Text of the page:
Since Auntie lost her job, she’s become poor and destitute. This is demonstrated by the fact that she only has Rich Tea biscuits. She’s probably saving the gruel for tea.

“How are you keeping Auntie?” asks Geoffrey.

“Well, I’m not feeling too clever since I sold one of my livers to pay the gas bill,” replies Auntie.

“Yeah well you’ve got to spend brass to make brass,” says Geoffrey.

“What does that even mean?” says Zippy.

“Shut up and eat your gruel,” says Geoffrey.


After lunch, Auntie is going to take them to the park! Well, after lunch and after we abruptly cut to Rod, Jane and Freddy with no warning.

“Some days make you feel so bad,
Some days make you wish you were dead,
When you’re dole scum, on the dole, ooh yeah!”

Rod is singing this with barely concealed glee. He must have beef with Auntie.


After the smashing musical interlude, Auntie talks about all the different ways you can get a job.

I see what they’re doing here. Auntie hasn’t lost her job at all – this is all a ruse to shame those three into getting jobs and paying their way.

“You get a job by going to the job centre – cough – George – or you could look in the paper – cough – Zippy – or you could sleep with the owner of a shoe shop – cough – Bungle.”

“But I’ve got a job!” says George.

“Oh George,” says Auntie. “Lifestyle vlogger isn’t a job and you know it.”

job centre

Failing to take the hint, Bungle, George and Zippy get the newspaper out and start trying to find a job for Auntie.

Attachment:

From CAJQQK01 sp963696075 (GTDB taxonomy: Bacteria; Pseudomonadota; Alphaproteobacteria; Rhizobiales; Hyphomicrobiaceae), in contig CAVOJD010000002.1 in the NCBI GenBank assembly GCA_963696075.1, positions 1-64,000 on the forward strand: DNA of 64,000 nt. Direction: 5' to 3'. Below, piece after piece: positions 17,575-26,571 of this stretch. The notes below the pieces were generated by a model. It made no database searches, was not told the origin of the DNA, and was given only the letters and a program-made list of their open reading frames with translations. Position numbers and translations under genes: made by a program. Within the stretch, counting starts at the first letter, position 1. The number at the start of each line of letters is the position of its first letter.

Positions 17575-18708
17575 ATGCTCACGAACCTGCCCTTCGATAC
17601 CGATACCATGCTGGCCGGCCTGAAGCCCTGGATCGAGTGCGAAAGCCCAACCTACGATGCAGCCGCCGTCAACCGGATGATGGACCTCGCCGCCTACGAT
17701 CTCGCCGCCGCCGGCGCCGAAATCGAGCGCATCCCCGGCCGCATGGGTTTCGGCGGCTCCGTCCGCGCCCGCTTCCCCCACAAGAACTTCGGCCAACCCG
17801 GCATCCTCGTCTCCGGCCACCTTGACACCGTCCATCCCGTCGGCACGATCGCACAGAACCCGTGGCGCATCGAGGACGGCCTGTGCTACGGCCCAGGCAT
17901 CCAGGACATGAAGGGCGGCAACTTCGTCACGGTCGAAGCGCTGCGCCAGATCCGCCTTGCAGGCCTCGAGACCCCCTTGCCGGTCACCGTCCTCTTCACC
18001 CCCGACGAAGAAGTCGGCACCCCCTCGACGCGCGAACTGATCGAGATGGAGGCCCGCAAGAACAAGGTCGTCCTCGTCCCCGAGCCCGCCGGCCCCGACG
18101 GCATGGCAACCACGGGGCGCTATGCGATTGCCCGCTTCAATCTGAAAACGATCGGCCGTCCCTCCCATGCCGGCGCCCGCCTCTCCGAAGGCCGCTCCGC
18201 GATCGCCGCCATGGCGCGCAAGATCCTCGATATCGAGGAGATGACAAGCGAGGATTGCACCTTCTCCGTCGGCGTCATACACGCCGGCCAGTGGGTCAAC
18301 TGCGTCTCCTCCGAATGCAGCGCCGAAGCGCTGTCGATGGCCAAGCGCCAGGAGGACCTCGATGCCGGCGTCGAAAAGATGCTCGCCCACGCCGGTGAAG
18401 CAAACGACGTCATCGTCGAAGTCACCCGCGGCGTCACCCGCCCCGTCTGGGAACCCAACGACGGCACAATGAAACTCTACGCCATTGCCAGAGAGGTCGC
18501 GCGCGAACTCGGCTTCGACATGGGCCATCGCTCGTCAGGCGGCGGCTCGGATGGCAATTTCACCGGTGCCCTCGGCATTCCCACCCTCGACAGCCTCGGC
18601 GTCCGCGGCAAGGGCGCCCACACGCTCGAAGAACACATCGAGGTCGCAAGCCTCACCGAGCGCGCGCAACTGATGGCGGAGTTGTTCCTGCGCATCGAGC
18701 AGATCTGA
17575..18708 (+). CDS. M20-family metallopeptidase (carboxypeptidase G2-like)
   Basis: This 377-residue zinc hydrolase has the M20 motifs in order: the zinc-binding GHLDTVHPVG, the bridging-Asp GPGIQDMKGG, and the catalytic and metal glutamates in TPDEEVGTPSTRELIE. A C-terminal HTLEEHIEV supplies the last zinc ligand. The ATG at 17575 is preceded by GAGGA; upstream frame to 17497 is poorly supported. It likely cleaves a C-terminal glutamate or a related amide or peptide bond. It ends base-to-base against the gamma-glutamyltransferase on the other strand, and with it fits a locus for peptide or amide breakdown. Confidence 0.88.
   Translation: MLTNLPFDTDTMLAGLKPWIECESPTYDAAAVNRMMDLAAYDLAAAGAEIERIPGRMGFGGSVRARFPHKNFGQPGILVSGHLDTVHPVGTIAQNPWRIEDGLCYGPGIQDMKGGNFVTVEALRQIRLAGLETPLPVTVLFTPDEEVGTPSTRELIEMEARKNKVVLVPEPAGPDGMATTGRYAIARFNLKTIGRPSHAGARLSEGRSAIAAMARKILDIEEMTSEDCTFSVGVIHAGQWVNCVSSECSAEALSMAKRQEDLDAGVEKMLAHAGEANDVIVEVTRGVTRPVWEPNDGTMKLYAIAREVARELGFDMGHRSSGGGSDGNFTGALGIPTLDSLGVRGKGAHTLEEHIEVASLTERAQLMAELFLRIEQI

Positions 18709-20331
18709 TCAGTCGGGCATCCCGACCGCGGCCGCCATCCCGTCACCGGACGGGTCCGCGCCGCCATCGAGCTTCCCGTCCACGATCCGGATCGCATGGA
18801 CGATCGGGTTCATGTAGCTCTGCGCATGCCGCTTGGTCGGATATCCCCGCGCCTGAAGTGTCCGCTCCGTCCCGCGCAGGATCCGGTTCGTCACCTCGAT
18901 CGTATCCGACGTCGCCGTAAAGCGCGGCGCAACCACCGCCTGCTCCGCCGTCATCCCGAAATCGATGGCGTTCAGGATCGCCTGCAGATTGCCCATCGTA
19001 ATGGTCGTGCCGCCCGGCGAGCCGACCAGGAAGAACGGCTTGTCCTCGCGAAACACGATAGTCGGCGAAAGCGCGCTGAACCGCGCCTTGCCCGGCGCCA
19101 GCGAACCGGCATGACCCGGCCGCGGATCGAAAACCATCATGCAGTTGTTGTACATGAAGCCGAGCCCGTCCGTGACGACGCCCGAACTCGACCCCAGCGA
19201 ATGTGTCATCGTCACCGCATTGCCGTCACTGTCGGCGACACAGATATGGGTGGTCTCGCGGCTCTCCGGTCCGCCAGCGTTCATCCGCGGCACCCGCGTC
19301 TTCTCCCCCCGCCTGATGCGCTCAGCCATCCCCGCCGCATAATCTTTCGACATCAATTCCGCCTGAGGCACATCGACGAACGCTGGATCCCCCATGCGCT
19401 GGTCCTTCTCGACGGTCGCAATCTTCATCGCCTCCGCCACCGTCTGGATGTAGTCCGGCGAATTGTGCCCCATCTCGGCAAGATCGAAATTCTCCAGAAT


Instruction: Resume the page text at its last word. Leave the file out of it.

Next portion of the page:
“Hmm, sandwich artist?”

“Peripatetic Avon operative?”

“Front-line public sanitation technician?”



Auntie comes back in wearing a tracksuit. We learn that since Auntie’s been out of work, she’s taken up jogging, and she has jogging clothes and everything. Zippy and George are suitably impressed by this. Bungle, once again, is wondering if he can eat his own face.


Auntie’s new hobby somehow means that the others have to immediately start jogging too. Even Zippy and George, who have no legs or genitals.


“Come on, we’re going to jog to the park, then we’re going to jog round the park, and then we’re going to jog back here, and I’m going to shoot whoever gets here last!” They jog away as the credits roll, and we never get to find out who Auntie shot. My money’s on Bungle, just to put him out of his misery.

Well, what have we learned today? We’ve learned how to get a job, and also that there are no jobs, except that there are some jobs in the paper, but there are still no jobs, and that sleeping with the owner of a shoe shop doesn’t guarantee a job for life. And that Auntie has a gun and used it to shoot Bungle.

8 thoughts on “Rainbow episode review: Hard Times

    1. Actually, that’s a point: can we just break the fourth wall here for a moment and realise that Geoffrey was driving an open-top Morris Minor with Bungle in the passenger seat while some poor sod had to crouch in the back and work Zippy and George? And that, presumably, some people must have seen this going past?

      I assume that, in traditional TV fashion, they were men in late middle age who watched the car go past and then looked in disbelief at the drink they’d been enjoying up to that moment…

      Liked by 1 person